National groups such as the Alley Cats Allies and Alley Cat Rescue have established protocols to support feral cat colonies in managed care. The cats are trapped, neutered or spayed, and then released back into their colonies.

    A vital part of all managed care for feral cats is feeding the cats, which precludes their need to kill wild birds for food. Alley Cat Rescue goes a step further in setting aside the kittens and partially tame young adults in their adoption center.

    But cat owners can also do their part. Songbirds and brightly colored wild birds bring both audible and visual joy to cat owners' lives, and many will go to any lengths to protect them from their cats. Think about adding birdhouses and bird nesting material to your exterior surroundings, while at the same time providing more activities for the cats to engage in other than the wildlife. Cats do enjoy watching bird feeders through the window.

  • 04 of 05

    Biting and Scratching

    Tabby cat biting and scratching hand

    Westend61 / Getty Images

    Cats are able and willing to communicate both their ​likes and dislikes. They often communicate quite vocally, and sometimes even physically, with a swift swat of outstretched claws when too much petting overstimulates them.

    Aggressive scratching and biting behaviors are learned very early in a cat's life during kittenhood. Cats that are taught that human's hands are playtoys will often bite their owners' hands when they become adults.

    It may be that people who dislike cats had a bad experience with a young cat when they were young children themselves; an adult should always be present to teach both child and kitten about the safe limits of play. Many young families even give up their first cat because of this misunderstood juvenile scratching or biting behavior.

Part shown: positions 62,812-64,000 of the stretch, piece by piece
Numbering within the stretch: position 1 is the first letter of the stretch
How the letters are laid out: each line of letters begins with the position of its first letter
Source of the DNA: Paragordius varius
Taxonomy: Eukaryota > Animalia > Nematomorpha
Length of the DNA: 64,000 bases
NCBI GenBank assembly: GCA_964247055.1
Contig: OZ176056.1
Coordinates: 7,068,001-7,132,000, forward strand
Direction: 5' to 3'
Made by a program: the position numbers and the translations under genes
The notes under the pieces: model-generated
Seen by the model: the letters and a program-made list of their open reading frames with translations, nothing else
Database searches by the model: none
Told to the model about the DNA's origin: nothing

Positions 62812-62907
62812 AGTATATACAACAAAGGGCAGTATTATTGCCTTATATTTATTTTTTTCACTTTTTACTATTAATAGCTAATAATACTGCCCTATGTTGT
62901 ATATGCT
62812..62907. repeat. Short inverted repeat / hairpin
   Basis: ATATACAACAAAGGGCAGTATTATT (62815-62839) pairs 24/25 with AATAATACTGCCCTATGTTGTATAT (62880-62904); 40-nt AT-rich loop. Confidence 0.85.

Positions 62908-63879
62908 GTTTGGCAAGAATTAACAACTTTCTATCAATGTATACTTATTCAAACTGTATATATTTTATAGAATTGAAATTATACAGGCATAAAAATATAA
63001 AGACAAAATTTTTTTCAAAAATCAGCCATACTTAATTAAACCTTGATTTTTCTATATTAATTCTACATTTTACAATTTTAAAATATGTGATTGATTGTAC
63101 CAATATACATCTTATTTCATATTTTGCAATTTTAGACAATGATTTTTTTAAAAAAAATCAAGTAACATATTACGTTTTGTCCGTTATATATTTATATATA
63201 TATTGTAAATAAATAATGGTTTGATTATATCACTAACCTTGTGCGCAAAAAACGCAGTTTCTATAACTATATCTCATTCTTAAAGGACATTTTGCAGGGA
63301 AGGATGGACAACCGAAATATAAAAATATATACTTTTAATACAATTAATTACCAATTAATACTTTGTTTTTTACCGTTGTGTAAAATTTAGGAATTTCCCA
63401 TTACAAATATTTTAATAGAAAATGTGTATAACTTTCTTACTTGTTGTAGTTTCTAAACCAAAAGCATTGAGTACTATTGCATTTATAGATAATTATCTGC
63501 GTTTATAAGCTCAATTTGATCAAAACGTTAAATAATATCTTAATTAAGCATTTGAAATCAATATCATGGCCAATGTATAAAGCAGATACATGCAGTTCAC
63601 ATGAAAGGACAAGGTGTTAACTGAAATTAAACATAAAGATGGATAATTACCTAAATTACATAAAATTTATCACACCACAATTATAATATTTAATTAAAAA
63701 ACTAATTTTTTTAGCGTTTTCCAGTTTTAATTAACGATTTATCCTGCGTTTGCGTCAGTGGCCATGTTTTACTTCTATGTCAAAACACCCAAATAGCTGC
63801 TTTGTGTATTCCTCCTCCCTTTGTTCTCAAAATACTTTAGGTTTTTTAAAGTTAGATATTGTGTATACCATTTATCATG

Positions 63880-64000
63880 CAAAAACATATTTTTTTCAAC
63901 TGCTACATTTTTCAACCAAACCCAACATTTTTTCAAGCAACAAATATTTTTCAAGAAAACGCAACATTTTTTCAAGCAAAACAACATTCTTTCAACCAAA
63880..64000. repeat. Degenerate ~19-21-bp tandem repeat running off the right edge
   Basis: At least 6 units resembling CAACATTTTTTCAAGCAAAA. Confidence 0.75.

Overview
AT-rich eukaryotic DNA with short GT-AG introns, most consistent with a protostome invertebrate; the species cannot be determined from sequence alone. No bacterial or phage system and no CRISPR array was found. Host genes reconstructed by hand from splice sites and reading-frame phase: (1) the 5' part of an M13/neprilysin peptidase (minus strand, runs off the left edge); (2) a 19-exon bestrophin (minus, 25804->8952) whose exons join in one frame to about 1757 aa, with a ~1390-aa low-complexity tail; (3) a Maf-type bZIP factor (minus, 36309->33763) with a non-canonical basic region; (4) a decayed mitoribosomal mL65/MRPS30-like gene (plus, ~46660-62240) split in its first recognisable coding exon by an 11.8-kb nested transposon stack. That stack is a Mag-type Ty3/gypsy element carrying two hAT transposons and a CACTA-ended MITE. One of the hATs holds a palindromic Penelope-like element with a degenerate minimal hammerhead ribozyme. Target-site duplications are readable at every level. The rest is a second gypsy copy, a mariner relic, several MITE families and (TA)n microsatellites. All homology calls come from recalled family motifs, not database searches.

When you teach your cats that scratching and biting behaviors are not allowed, it may just serve as an example to your wary visitors that cats can be re-taught how to not scratch and bite at any age.

    Continue to 5 of 5 below.
  • 05 of 05

    Tricky Relationships With Humans

    Portrait of cat hissing

    Flashpop / Getty Images

    Some people dislike cats because they are fickle and aloof when it comes to relationships with their human housemates. If someone makes a cat uncomfortable or frightened, a cat will be sure to make it known with a hiss or a swat.

    In comparison to subordinate and fun-loving dogs, cats may seem unappreciative. In nature though, cats and dogs evolved very different lifestyles. Dogs evolved to live in family packs, as teamwork was needed to hunt large prey. Wild cats eat smaller prey and evolved to be lone hunters and fishers. And yet it is that very same independent nature of cats that make them very adaptable to our changing environments and changing daily routines.

    As long as cats are socialized to humans as kittens, cats can form close bonds with their humans. But when a self-directed independent cat acts in a stand-offish manner, it is most often due to a new person coming into the household.

    Even the shy cat is observant and assesses the relative safety of newcomers. Given time to learn, a cat will usually come around to accept them as a friend and trusted caregiver.